OK, I neglected to read a link from the original article. That's a fair criticism of my comment, but I stand by my dangerous precedent title, especially when used in contributory copyright infringement. I just chose a bad example. BTW, as far as I can see (I've not actually read the complete Grokster ruling, just the LimeWire one), I would say that Andrew Orlowski's comment on FTP client software (note he quotes client rather than server) is his interpretation, as I cannot see a reference to it in any quote or summary of the judgments.

        Having actually now read the judgment for this case, which includes summaries of the Grokster ruling, it is clear that the article has cherry-picked very selective statements, one of which I picked up on. By this is a TINY part of the ruling, and one which actually appears to be in dispute as to whether the SONY-BETAMAX judgment is applicable to P2P services with regard to alternate legitimate uses. There appears to be a lot of 'mostly' qualifications that are woolly and open to interpretation.

        The problem is that the text of the ruling is detailed and long, and it has been summarized to death, leading important associations being missed out.

        So. I'm sorry I did not do due diligence, but that is a danger in using news sites and commenting when you don't have the time to read all referenced material.

        1. Anonymous Coward


          You run a service that's almost entirely used for illegal purposes - infringement

          You make no attempt to curtail this illegal usage

          You make no attempt to pursue legal options

          You profit from all this

          Get it. yet? It's like running a currency counterfeiting operation, you are doing something you shouldn't. It doesn't matter that you use legal ink.

          The result was fair and the only reasonable outcome. Quit whining.

          1. Peter Gathercole Silver badge


            I'm *NOT* defending LimeWire. If you have read any of my other posts mentioning copyright infringement, you will spot that I say frequently that I buy my media, even downloads, and only in very exceptional circumstances (such as the material not being available on any download service or purchasable in shops or online) would I even think of downloading it. I am not a registered LimeWire or MP3 or torrent search site user, and I resent you implication that I am.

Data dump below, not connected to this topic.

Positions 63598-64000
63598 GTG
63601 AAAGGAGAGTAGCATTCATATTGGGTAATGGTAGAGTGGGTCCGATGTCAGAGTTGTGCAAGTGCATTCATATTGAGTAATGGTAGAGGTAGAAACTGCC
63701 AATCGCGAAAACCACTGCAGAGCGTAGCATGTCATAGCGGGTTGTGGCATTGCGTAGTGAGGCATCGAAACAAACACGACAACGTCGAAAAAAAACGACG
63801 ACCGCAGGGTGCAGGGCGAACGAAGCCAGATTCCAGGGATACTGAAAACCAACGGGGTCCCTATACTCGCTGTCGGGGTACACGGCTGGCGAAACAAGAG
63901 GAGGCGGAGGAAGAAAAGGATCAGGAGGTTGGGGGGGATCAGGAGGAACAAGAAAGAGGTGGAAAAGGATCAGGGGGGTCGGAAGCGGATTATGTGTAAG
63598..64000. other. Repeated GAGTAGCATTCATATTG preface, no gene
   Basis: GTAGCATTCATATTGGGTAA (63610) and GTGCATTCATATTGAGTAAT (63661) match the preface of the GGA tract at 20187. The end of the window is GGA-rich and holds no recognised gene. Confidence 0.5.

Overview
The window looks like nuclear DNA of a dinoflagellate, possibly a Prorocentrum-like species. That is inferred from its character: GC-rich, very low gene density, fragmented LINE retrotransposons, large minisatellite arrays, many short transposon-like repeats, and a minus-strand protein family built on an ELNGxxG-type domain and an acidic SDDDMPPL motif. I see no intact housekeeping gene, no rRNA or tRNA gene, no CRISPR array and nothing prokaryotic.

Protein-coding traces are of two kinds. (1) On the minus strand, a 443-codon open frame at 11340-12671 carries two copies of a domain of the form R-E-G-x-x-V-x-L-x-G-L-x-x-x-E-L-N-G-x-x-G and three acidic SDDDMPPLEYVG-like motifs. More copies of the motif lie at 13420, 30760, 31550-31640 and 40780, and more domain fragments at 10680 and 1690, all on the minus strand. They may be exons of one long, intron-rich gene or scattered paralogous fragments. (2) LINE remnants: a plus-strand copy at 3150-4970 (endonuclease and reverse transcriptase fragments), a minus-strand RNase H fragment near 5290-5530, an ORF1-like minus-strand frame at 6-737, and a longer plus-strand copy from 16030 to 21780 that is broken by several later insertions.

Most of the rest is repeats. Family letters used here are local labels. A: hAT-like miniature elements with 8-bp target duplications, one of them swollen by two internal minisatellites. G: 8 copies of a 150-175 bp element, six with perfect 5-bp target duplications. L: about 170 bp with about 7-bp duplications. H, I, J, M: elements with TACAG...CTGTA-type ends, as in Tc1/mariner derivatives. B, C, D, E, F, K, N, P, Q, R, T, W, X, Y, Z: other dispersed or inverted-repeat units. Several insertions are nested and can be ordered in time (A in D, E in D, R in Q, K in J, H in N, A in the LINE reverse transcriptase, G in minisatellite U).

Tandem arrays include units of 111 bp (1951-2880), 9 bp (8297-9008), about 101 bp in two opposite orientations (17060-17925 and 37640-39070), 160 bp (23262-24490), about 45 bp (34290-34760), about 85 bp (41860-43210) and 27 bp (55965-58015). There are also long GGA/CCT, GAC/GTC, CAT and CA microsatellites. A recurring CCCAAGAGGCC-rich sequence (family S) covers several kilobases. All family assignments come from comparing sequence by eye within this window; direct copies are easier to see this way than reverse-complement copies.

But what I am actually saying as if you take the extract quoted in the article at face value (and not qualified by the caveats in the actual ruling), then it could be used to prevent a service from being available even if it has acceptable uses, merely because it *could* be used for unacceptable purposes. The qualifications in the ruling clarify this, but the article did not.

            As I said in my reply, I commented on the article, which did not have the qualifications of the actual ruling. But I was trying to make a point about overly-wide judgements that could be used to block legitimate uses of the Internet.

            Many of the people who comment about so called fretards are shortsighted enough to have a protocol blacklisted or blocked merely because it *can* be used for copyright infringement. The current favorite is bittorrent. Bittorrent as a protocol is content-neutral, but can and is being used to distribute copyright material. I've heard many people state that the protocol should be banned, even when it can be easily demonstrated that one of it's original uses (Linux distribution) is still in use.